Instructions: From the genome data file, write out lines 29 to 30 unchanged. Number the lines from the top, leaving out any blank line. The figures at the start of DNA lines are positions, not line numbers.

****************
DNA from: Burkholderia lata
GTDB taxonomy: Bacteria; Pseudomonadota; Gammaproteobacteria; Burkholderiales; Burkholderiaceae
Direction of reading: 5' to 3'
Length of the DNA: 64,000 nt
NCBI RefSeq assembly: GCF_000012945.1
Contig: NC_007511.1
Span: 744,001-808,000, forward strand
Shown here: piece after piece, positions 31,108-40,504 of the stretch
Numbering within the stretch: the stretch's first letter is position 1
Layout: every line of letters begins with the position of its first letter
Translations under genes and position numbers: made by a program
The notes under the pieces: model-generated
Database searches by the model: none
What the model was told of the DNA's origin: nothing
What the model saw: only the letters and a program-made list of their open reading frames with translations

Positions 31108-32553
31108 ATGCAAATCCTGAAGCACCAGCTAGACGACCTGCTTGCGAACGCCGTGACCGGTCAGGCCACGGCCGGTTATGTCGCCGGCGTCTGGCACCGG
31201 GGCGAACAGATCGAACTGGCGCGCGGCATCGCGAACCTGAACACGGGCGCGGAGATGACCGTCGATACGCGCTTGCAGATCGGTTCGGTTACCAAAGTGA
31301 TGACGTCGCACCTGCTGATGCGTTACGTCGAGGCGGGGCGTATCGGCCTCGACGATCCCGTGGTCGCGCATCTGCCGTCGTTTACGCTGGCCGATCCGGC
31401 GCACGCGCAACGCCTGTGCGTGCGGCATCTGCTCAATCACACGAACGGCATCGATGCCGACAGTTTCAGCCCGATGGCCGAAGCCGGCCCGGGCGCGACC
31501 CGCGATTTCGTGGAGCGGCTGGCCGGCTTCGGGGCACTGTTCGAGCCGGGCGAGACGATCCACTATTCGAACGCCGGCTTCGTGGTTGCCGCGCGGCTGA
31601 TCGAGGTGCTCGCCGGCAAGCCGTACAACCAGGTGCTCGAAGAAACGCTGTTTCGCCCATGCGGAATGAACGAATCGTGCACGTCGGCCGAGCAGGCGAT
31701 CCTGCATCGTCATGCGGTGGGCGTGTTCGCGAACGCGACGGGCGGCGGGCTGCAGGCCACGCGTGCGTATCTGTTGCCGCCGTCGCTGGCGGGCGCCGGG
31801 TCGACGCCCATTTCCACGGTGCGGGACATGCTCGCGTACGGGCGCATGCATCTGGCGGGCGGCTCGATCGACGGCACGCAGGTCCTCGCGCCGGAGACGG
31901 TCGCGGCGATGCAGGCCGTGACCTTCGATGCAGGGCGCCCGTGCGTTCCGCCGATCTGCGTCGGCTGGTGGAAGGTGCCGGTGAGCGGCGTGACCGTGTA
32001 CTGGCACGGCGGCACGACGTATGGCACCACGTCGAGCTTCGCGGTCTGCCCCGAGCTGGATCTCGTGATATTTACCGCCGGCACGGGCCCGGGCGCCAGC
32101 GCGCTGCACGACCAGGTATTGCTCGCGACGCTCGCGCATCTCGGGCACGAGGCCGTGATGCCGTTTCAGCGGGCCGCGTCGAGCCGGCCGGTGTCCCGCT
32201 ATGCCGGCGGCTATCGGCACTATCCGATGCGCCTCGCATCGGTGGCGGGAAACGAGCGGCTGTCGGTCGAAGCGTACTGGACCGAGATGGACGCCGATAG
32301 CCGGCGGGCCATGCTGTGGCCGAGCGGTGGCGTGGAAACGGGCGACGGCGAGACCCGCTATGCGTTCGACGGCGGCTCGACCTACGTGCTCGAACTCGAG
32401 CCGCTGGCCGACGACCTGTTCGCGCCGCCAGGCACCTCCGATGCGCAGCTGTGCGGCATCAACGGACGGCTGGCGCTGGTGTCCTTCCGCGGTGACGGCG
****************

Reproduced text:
32301 CCGGCGGGCCATGCTGTGGCCGAGCGGTGGCGTGGAAACGGGCGACGGCGAGACCCGCTATGCGTTCGACGGCGGCTCGACCTACGTGCTCGAACTCGAG
32401 CCGCTGGCCGACGACCTGTTCGCGCCGCCAGGCACCTCCGATGCGCAGCTGTGCGGCATCAACGGACGGCTGGCGCTGGTGTCCTTCCGCGGTGACGGCG